Surgical Treatment of Dystonia
Cervical dystonia (spasmodic torticollis-CD) went through a rocky history of being neglected, unknown, and attributed to psychogenic causes to being recognized as the most common type of focal dystonias. Anatomical substrate and pathophysiology of CD remain unknown. Treatment is limited to symptomatic intervention. Availability of botulinum toxin has dramatically improved management of the majority of patients with CD. However, a subset of patients with CD do not have sufficient response to pharmacological therapy, or become resistant to botulinum toxin. Surgery has been attempted for treatment of CD for decades. Surgical alternatives include peripheral denervation and intracranial ablative versus DBS procedures. The two major intracranial targets are globus pallidus and thalamus.
According to the model of basal ganglia motor circuitry, hyperkinetic movement disorders are believed to result from decreased inhibitory output from basal ganglia nuclei, known as globus pallidus (GPi). That leads to disinhibition of activity of another nucleus, VIM thalamus, which sends excitatory projections to the cortex, resulting in involuntary movement. This hypothesis is supported by data from electrophysiologic microelectrode recording on patients with dystonia that underwent pallidotomy: the GPi neuronal discharge rate is irregular and significantly lower than in normals. It is unclear what physiological mechanism defines the part of the body effected by dystonia but for the fact that thalamic recordings of dystonia patients who underwent thalamotomy revealed widening of the area of representation of the dystonic body part in VIM part of thalamus compared to patients who have other movement disorders. So, it is believed that dystonia results from the combination of widening of the receptive fields and altered pattern of spontaneous neuronal activity in the pallidothalamocortical motor circuit. That hypothesis provides the physiologic rationale for the choice of two surgical targets: thalamus and globus pallidus.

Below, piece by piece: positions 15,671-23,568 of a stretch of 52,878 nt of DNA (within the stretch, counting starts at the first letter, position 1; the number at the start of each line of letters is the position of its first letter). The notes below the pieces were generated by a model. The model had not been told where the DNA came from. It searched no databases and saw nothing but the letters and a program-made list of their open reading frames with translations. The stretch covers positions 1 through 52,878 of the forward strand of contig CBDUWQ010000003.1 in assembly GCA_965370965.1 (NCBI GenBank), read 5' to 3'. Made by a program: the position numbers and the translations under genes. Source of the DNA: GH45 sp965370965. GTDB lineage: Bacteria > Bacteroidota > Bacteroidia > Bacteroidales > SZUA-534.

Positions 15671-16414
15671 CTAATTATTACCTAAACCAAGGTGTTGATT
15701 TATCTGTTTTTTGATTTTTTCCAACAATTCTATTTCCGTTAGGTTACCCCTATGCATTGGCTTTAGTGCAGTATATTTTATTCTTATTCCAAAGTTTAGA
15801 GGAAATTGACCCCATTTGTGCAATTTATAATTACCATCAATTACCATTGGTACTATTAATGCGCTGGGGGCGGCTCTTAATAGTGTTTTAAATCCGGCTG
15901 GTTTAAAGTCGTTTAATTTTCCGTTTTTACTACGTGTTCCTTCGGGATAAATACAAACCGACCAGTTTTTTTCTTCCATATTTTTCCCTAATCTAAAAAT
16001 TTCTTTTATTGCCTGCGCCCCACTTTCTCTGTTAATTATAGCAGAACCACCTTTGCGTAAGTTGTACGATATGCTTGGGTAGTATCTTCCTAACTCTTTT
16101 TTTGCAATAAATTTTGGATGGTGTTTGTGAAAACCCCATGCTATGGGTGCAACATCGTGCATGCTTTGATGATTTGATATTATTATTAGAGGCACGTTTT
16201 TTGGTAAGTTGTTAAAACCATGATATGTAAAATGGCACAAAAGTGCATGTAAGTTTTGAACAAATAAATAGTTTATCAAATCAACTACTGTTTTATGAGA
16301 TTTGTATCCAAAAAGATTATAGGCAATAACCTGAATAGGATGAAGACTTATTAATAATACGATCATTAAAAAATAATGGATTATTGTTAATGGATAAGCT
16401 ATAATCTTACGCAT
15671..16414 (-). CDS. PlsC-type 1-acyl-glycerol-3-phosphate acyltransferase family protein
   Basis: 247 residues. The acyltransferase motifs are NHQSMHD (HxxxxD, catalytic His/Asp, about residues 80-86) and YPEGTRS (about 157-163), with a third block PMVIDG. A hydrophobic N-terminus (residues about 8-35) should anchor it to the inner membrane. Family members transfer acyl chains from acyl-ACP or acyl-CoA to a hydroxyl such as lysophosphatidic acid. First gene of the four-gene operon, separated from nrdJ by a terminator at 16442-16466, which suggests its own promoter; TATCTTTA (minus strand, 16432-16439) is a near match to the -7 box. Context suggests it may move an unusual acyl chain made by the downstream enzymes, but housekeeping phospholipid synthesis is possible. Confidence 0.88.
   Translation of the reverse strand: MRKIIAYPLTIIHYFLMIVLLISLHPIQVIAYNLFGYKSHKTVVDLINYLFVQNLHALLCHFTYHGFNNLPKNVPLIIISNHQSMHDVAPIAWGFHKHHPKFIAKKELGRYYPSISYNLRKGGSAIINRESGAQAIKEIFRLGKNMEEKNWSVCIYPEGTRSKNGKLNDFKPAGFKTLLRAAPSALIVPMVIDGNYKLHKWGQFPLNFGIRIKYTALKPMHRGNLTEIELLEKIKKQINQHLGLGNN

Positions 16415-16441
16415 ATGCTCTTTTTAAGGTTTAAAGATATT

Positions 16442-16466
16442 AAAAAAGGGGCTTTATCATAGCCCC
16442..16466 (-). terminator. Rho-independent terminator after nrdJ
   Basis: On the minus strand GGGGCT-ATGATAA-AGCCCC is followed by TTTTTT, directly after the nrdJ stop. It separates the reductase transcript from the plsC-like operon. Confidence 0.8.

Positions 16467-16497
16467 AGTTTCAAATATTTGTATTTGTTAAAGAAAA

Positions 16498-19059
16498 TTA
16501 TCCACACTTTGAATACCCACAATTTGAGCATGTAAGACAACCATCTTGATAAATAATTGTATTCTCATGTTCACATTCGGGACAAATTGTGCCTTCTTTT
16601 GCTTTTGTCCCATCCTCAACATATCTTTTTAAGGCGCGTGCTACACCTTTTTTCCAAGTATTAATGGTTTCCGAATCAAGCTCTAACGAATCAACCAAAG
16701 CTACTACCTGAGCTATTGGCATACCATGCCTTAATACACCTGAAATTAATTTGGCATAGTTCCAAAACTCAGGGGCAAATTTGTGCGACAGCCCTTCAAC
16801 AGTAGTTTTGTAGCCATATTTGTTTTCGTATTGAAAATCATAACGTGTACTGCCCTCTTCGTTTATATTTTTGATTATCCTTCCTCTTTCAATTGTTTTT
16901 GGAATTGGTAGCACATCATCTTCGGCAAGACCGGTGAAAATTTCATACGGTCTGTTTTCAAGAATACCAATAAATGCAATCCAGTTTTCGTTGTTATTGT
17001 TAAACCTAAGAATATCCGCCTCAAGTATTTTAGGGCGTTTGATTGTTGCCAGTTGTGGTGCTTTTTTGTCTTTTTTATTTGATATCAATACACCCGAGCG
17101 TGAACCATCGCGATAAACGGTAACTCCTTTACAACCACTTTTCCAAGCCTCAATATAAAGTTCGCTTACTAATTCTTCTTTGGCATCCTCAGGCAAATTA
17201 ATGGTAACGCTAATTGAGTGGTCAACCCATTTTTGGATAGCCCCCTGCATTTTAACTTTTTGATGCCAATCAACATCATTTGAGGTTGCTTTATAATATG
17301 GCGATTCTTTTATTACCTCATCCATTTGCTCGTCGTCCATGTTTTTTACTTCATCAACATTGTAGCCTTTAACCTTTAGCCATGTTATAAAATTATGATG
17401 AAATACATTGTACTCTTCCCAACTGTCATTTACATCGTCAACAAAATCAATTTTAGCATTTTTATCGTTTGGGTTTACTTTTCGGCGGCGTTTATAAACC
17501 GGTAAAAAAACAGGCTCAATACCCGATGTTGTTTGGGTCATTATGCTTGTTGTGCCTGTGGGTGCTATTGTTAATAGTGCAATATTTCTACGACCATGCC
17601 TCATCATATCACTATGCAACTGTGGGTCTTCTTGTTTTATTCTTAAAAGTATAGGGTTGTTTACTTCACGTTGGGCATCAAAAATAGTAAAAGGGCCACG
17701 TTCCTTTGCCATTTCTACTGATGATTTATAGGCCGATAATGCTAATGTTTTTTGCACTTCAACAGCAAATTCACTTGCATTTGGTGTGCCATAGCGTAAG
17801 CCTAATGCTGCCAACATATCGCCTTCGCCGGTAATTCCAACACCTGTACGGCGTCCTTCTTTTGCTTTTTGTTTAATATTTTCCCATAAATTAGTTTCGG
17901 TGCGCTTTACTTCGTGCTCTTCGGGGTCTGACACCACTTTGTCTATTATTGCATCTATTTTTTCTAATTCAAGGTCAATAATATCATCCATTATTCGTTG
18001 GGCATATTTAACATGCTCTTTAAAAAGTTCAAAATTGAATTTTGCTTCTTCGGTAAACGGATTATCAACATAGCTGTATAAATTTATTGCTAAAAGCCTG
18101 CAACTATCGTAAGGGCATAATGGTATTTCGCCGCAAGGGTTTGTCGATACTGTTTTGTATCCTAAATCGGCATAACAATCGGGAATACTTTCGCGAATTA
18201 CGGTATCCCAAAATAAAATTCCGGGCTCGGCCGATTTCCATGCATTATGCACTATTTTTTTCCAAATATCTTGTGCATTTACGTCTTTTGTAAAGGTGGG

Recent introduction of deep brain stimulation (DBS) technology has revolutionarized surgical treatment of movement disorders. DBS achieves benefits comparable to the lesioning procedure with the additional benefist of reversibility and adjustability of stimulation. The result is a more favorable side-effect profile, specifically for the patients who require a bilateral procedure. The bulk of DBS experience has been with the treatment of tremor and Parkinson's. Limited data is available on the efficacy of the procedure in dystonia. Kumar et. al. reported beneficial effect of bilateral Gpi DBS in a 49 year old patient with primary generalized dystonia. Krauss et. al. reported benefit of bilateral Gpi DBS in 3 patients with cervical dystonia. Brin et. al. described two patients with primary dystonia who improved with the procedure without a negative impact on cognition. At this time, data is insufficient to draw conclusions on the efficacy of DBS versus ablation, as well as the preferable target for surgery in dystonia. Prospective long term outcome studies are necessary. However, initial experience is promising.
In conclusion, the majority of patients with CD can be effectively managed with a combination of oral medications and botulinum toxin injections. For the ones who have failed pharmacological management, novel surgical approaches offer promising but still experimental alternatives.